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Cardinal decries 'feminized' Catholic Church in backlash against pope's reforms

Cardinal Burke's interview with the website Emangelization illustrate the wide gulf between Pope Francis and many US bishops at a time when the new pontiff has emphasized a radical new pastoral focus.

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    Pope Francis leads the Epiphany mass in Saint Peter's basilica at the Vatican, January 6.
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Even though he has been shunted to a ceremonial position, the formerly most powerful Catholic archbishop in the United States remains perhaps the most vocal critic of Pope Francis’s radical new pastoral focus and the direction of the modern Catholic church.

Cardinal Raymond Burke suggested that the pope’s views had “done a lot of harm” at a recent church synod on family life.

He went even further in a website interview when he spoke out, in no uncertain terms, against what he said was the “radical feminism which has assaulted the Church and society since the 1960s has left men very marginalized.”

Beyond the current controversy, his words illustrate the wide gulf between Pope Francis and many American bishops at a time when the new pontiff has emphasized ministry of the poor, simple living, and traditional moral teachings understood in the context of pastoring people’s needs.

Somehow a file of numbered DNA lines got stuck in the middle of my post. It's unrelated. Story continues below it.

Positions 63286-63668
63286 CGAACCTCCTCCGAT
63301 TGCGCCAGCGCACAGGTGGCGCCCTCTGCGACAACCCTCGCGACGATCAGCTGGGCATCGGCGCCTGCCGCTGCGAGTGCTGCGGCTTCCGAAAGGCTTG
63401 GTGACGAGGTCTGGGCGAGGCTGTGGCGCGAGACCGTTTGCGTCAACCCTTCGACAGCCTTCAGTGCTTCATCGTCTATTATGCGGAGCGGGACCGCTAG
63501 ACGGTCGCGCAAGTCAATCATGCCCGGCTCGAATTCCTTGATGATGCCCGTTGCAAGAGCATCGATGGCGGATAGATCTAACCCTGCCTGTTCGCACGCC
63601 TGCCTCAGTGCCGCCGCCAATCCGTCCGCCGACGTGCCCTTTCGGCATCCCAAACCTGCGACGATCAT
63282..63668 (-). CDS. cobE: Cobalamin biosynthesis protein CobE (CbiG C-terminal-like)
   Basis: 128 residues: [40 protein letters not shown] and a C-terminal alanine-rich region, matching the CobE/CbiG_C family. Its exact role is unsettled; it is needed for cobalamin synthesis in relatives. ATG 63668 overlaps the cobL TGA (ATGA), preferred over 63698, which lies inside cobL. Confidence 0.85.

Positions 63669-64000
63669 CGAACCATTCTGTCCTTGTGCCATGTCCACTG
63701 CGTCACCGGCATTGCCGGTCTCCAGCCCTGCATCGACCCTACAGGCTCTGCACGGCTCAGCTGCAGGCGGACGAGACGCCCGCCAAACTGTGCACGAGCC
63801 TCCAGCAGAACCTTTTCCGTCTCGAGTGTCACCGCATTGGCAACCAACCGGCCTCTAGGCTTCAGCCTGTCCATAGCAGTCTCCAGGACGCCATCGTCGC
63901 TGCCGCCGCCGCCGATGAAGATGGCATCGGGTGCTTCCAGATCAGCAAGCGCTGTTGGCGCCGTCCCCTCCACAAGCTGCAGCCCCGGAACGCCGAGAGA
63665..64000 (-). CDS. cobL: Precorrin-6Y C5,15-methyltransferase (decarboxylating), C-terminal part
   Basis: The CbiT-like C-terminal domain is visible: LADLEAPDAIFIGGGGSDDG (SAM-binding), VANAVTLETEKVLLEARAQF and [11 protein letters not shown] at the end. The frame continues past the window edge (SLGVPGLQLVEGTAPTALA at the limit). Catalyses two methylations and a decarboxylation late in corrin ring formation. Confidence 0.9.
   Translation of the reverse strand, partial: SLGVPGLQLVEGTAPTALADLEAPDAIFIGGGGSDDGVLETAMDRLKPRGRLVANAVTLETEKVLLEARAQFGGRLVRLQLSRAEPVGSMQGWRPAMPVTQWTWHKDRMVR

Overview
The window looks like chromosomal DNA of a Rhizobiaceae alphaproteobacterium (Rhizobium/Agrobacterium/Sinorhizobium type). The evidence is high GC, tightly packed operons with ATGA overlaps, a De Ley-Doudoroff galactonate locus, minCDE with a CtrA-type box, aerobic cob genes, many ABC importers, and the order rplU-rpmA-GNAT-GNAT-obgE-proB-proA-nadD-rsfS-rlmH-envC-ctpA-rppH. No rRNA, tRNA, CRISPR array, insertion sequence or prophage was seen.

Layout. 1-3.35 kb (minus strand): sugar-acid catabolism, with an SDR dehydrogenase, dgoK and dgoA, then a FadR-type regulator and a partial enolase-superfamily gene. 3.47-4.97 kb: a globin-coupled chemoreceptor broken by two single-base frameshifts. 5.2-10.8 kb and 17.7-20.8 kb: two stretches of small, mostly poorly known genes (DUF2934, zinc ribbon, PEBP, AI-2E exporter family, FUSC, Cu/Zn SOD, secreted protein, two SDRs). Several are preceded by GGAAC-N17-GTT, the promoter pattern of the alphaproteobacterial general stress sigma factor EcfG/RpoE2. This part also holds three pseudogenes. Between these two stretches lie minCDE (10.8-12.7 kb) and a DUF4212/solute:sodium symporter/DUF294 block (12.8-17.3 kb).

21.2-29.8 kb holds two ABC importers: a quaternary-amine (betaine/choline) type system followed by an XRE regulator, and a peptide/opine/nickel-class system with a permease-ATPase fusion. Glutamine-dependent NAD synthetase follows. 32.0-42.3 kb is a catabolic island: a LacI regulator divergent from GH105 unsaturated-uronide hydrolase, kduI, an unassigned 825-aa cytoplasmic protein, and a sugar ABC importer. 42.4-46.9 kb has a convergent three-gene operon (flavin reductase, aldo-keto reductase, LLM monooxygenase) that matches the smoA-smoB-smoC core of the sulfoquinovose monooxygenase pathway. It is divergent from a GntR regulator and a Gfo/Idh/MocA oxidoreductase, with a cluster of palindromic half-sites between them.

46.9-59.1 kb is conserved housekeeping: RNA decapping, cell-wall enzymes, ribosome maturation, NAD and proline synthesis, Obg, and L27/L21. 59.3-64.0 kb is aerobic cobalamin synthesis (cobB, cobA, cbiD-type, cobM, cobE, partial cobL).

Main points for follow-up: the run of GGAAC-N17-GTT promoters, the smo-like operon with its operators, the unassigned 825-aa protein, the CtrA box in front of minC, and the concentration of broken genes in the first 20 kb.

In his almost two years at the head of the sprawling worldwide church, Pope Francis has shifted its public priorities from insisting on dogmatic moral teachings to proclaiming the saving love of God.

His shift in tone, however, roiled many conservatives and traditionalists, particularly Burke, the former top canon lawyer at the Vatican.

The “heroic nature of manhood” has been lost, the former archbishop of St. Louis told the online site The New Emangelization, a magazine whose pun decries what it terms the “man-crisis” in the Catholic Church today.

“Manly character” and “chivalry” have been obscured since the church has had “to constantly address women’s issues at the expense of addressing critical issues important to men,” Burke said.